Dr. Daniel Murman, a neurologist at the University of Nebraska Medical Center (UNMC) in Omaha, focuses on older adults who have cognitive impairment or dementia. As an academic neurologist and professor with the UNMC Department of Neurological Sciences, Dr. Murman invests about half his time with patients and the other half teaching and doing research at the university. We spoke with Dr. Murman to learn more about how we can lower the risk for Alzheimer’s and take care of someone living with the disease.
What lowers the risk of getting Alzheimer’s?
There is a lot of interest in preventing Alzheimer’s, and the big three risk factors seem to be age, genetics and lifestyle. You can’t change your age or your genes, but you can definitely change your lifestyle. The main lifestyle factors that seem to be associated with decreased risk are increasing physical activity (exercise), being mentally active and socially connected, and eating a healthy diet. Then if you have high blood pressure, high cholesterol or diabetes, it’s a matter of identifying and controlling those diseases, which will also lower your risk for Alzheimer’s. The diet that has been studied the most is the Mediterranean Diet, or the MIND Diet, but in general, it’s the heart-healthy diet of lower cholesterol, lower salt, and lots of fruits and vegetables. Eating healthy fats and fish would also be part of this diet that seems to be ideal for successful brain or cognitive aging.
What are the benefits of an early diagnosis of Alzheimer’s?
For a person who is starting to show symptoms, there are a lot of reasons to get an early diagnosis. One is to determine if there is a dementia problem or if the symptoms are from normal aging. If there is a cognitive problem, you will want laboratory tests to identify if there are any treatable conditions, for example, low vitamin levels such as B-12 or low thyroid function, which are treatable. Common for early diagnosis, we’ll do brain imaging on someone who is having symptoms to try to understand if there are signs of cerebrovascular diseases or stroke changes. Then we would more aggressively treat those factors that might increase their risk of stroke, for example.
I see a lot of people in the 50 to 70 age range who have undiagnosed and untreated obstructive sleep apnea, which is a treatable condition that in some studies show may even contribute to the risk for Alzheimer’s. Also during the initial evaluation, we would review if the person is on any medications that may be worsening their memory. One class is called anticholinergic, or drugs that block acetylcholine, which can be as simple as drugs like Tylenol PM®, which is an older antihistamine. Diphenhydramine (Benadryl®) is the “PM” part of that. It is important to review all medications a person is taking for any medications that may be making their memory worse.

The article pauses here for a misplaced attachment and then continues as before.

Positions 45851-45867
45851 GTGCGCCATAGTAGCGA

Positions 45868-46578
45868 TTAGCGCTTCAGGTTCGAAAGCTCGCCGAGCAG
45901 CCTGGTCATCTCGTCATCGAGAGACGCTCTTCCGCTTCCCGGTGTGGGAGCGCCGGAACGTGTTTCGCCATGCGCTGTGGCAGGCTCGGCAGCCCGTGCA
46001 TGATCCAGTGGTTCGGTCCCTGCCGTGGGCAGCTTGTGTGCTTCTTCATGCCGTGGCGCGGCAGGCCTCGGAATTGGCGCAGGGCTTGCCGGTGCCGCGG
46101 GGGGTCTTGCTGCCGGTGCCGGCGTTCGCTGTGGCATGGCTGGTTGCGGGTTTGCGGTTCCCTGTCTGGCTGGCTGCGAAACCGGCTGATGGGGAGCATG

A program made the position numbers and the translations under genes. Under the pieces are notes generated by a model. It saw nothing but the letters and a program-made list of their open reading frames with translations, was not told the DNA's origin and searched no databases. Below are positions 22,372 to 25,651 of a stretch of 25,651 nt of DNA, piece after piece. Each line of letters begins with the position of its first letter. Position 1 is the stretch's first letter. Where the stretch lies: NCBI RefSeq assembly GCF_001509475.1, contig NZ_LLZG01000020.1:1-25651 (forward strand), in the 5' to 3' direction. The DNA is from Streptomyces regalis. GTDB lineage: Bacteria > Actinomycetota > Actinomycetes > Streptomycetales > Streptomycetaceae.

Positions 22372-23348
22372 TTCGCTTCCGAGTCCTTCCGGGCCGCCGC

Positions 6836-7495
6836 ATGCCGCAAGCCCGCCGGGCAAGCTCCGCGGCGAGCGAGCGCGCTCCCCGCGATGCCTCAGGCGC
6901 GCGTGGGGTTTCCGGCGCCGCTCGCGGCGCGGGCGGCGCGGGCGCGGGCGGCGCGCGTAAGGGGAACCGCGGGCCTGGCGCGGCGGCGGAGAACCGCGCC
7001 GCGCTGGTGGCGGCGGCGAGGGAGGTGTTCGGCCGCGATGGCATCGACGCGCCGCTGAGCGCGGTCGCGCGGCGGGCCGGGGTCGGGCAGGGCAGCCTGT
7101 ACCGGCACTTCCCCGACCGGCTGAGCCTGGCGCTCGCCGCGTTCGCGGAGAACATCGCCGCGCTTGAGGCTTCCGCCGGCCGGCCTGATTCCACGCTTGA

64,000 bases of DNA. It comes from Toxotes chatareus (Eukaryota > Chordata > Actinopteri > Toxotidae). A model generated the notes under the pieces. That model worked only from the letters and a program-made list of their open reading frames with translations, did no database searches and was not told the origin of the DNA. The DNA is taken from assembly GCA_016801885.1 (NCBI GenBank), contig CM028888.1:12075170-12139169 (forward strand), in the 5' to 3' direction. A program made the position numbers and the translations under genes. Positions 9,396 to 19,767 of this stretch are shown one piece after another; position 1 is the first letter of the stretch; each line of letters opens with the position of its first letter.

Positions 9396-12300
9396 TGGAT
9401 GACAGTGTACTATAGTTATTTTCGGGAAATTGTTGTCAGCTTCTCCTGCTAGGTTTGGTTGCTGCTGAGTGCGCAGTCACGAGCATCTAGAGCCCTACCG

There are also medications that can improve cognitive symptoms. They are not a cure. They don’t slow down dementia, but they can improve memory and stabilize a person’s function. Evaluating this early is important, as well as trying to identify if there are safety issues such as driving or making mistakes with medications or being vulnerable to financial scams and such. If you ignore symptoms and don’t evaluate a person, they are more at risk to have negative safety consequences. If they’ve been evaluated, everybody is aware and trying to prevent problems. For a lot of older adults, cognitive issues will just be attributed to aging, but oftentimes it is more. With normal aging, someone would still be functionally independent. But when they can’t live on their own, that is a sign that something else is going on besides aging.
What are some care tips for caregivers of Alzheimer’s patients?
One is getting a thorough evaluation for their loved one. Usually people seek medical help when they see a change in function or when a person is having trouble with something they’ve always done. Maybe now they’re getting lost in a familiar area while driving. Maybe they’re making mistakes with the checkbook. Or maybe there are signs that the person is not cooking for themselves or eating well. A change in function would be the trigger to get an evaluation. For a person with symptoms, you want to maximize their function and thinking, so a medical evaluation and treatment can make sure they’re getting everything that might help them.
As a person moves into more moderate to severe stages of Alzheimer’s, a lot of the focus is on quality of life and things the person with dementia finds enjoyable. There is a balance between making sure they are safe but still maximizing enjoyment. Often it’s hard, but we need to shift to the present time period and not ask, “What did you do yesterday?” That’s going to be the challenging part. It is important to just focus on what’s going on right now and do activities in the moment. Also, a lot of areas of brain function are well preserved such as musical abilities. Music appreciation can be advantageous. Physical activity and enjoyment of activities like listening to music are important because they don’t involve remembering what happened yesterday.
About the Author
An award-winning journalist who has documented stories in nearly 20 countries, Beth Lueders is an author, writer and speaker who frequently reports on diverse topics, including aging and health issues for both U.S. and international corporations.